– rs

September 11, 2009 at 7:04 am Leave a comment

A Fine Walk Along the Coast

surf at terraneaThis past weekend I was fortunate to spend some quality time outdoors. I had been looking for a local venue where I could get moderate exercise while at the same time have pleasant viewing and, if possible, not tax my pocketbook in the process. I was delighted to discover the coastal access hiking trail at the Terranea Resort. Located in nearby Rancho Palos Verdes, this $480 million dollar property’s appropriately named Discovery Trail includes six interpretive areas with spectacular ocean views. The trail snakes along the bluffs and takes hikers past hotel accommodations including luxury casitas, several swimming pools, restaurants, a 9-hole golf course, and even a sandy beach and mysterious rocky cave. The trail is so new (completed in June of this year) that when checking on a well-known hiking website,, it was not yet listed. If you’re a looking for a lovely way to spend several hours, the Discovery Trail is a mild hike sure to please all members of your family. And do check out Sea Beans, the resort’s coffee bar – the two Boomers in my party shared a $5.00 gelato that was tasty and refreshing! We found free parking in the first public parking lot we turned into off Palos Verdes Drive South; however, the other hotel lots which are closer to the hiking trail charge parking fees.

While Terranea is new, there are many other excellent free or inexpensive well established hiking destinations available in the South Bay. You may want to take advantage of the excellent docent led nature walks offered by the Palos Verdes Land Conservancy. Los Serenos de Point Vicente is another Palos Verdes based volunteer organization that supports the Point Vicente Interpretive Center and its docents and volunteers also provide a full schedule of free hiking tours. And while Los Serenos offers a docent-led tour of the Ocean Trails at Trump National Golf Course (just down the way from Terranea), there is public access through the golf course and my family has also enjoyed walking those trails on our own.

Closer to Torrance we have the South Coast Botanic Garden. This 87-acre “jewel of the Peninsula” doesn’t afford ocean views but it does have a small lake, rose garden, a “garden of the senses” and a Japanese Garden among others. There are entrance fees for adults and children (under 4 free) but parking (located off Crenshaw Blvd.) is free.

While you won’t get as much exercise walking at the Madrona Marsh Preserve and Nature Center, operated by the Torrance Community Services Department, this vernal marsh located within the Torrance city limits has an amazing array of activities for adults and children including free 2-hour nature walks on the 4th weekend of the month. Check the calendar of events to verify date and time of all activities.

For those of you who want to hike or walk with others, the Palos Verdes – South Bay Group of the Angeles Chapter of the Sierra Club organizes many activities and adventure outings. A quick look on their website showed 6 local hikes in August alone; they also maintain a calendar of events.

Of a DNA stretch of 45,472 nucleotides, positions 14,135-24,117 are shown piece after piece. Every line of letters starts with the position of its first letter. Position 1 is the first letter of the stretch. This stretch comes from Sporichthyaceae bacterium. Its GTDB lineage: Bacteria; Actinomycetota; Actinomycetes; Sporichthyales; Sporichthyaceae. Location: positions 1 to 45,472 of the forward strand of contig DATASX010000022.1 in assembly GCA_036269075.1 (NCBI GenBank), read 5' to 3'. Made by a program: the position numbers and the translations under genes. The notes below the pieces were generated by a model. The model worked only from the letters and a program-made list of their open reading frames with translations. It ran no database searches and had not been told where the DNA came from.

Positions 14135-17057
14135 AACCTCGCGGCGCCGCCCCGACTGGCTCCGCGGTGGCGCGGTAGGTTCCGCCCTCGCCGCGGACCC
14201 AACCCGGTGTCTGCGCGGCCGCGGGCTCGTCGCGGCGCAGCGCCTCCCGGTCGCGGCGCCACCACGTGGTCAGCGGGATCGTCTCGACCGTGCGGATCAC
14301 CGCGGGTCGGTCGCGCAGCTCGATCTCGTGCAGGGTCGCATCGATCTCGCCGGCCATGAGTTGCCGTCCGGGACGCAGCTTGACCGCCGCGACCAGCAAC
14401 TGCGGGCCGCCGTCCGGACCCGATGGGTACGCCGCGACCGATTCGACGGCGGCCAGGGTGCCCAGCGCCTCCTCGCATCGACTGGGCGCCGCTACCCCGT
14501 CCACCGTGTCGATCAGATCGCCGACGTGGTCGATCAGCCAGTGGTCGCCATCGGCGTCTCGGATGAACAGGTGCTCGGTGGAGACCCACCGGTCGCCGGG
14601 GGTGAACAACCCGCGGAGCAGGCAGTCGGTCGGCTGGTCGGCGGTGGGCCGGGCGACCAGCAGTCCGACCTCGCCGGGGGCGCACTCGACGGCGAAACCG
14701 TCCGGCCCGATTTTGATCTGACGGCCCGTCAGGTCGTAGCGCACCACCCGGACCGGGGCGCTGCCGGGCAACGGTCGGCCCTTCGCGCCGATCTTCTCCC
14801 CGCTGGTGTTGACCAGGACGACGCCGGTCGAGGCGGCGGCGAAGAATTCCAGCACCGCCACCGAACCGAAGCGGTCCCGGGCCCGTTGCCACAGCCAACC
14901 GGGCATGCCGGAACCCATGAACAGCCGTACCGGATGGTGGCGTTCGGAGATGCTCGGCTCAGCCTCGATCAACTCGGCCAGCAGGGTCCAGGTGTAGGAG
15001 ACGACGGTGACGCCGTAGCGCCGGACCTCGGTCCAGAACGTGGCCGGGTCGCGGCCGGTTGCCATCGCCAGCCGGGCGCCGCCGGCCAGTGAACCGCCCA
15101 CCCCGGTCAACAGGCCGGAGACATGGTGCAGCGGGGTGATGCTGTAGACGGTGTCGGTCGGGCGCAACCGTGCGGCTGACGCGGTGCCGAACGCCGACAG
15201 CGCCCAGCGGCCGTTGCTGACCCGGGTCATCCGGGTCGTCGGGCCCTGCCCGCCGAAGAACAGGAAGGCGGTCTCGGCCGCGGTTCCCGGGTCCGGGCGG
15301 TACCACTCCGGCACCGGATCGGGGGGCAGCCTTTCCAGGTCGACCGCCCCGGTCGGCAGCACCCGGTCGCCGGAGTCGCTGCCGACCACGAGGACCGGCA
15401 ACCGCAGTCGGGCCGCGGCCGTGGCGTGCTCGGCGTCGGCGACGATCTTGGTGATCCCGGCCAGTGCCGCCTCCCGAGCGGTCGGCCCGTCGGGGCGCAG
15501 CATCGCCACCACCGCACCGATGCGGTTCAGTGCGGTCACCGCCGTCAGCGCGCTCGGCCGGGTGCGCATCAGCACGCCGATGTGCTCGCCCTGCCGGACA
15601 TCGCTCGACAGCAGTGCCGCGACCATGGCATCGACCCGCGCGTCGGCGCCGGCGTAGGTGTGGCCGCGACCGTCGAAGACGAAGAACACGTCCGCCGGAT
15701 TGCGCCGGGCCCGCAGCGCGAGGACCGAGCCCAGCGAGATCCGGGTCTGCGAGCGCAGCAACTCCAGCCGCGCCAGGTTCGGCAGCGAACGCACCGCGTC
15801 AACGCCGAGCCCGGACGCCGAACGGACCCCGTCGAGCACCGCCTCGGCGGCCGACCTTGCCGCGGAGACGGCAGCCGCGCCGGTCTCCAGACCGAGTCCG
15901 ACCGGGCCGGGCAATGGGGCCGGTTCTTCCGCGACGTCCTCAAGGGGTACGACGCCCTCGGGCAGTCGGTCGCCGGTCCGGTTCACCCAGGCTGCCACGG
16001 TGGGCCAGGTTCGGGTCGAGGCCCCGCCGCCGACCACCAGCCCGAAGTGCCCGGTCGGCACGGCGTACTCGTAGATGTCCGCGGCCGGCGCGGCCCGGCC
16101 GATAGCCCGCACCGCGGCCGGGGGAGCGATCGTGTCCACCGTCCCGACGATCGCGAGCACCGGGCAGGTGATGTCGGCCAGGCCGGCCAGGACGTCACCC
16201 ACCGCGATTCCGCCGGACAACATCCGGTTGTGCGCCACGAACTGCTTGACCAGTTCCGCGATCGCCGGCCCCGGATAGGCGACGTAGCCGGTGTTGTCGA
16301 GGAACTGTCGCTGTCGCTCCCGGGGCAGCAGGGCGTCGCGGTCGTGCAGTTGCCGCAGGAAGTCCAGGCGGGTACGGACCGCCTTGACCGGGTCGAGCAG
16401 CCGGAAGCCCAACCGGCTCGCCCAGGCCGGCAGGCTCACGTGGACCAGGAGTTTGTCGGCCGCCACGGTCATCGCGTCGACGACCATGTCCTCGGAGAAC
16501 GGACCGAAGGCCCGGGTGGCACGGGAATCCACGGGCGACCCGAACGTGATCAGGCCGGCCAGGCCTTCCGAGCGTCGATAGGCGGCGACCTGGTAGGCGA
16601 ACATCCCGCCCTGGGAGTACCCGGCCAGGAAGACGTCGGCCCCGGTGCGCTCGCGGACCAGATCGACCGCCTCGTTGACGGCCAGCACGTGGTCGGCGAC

Do you have a favorite spot for walking or hiking in Torrance or the surrounding South Bay area? We’d love to hear from you. Please share a comment below.

August 21, 2009 at 9:21 am 2 comments

An Historic Trip Down Route 66

indexThis week the Library will be hosting Russell Olsen, author of several books on U.S. Route 66 (Route 66 Lost & Found: Ruins and Relics Revisited, The Complete Route 66 Lost & Found). Mr. Olsen has been exploring and photographing Route 66 since 1995. After collecting postcards and archival photos of its landmarks in their heyday, he traveled the historic road recording what is there now. His presentation will take place in the Meeting Room of the Katy Geissert Civic Center Library, Wednesday, August 12, at 7:00 p.m. Please join us for what should be an interesting and unique program and learn how folks got their “kicks on Route 66.”

Route 66 certainly has a fascinating history. The numerical designation 66 was assigned to the Chicago-to-Los Angeles route back in 1926, just a few years after legislation for public highways was enacted. Unlike the typical linear highways of its time, it followed a diagonal course linking hundreds of rural communities across America. It served as the “Mother Road” during the depression carrying more than 200,000 people from Dust Bowl states to California. It also was instrumental in aiding the country’s mobilization of manpower during World War II.

If you are interested in learning more about historic Route 66, there are several websites you can explore:
National Historic Route 66 Federation
Historic Route 66: Where the Mother Road meets the Internet
Route 66 Corridor Preservation Program (National Park Service, Dept. of the Interior)
California Historic Route 66 Association
Route 66 Magazine

Of course, many Boomers such as myself can’t think about Route 66 without being reminded of the ultimate (TV) road show of the same name. Every week I would eagerly watch the CBS series to see Tod and Buz’s adventures along the highway. I thought those guys were the coolest, after all they drove a corvette! And the theme music (composed by Nelson Riddle) for the program was perfect. If you ever get a chance to catch the show, don’t pass it up – it’s a classic.

Do any of you have an interesting story about a trip across Route 66? Fond memories of the TV show? Please add a comment below and share with us!

August 10, 2009 at 6:38 am Leave a comment

Doing Good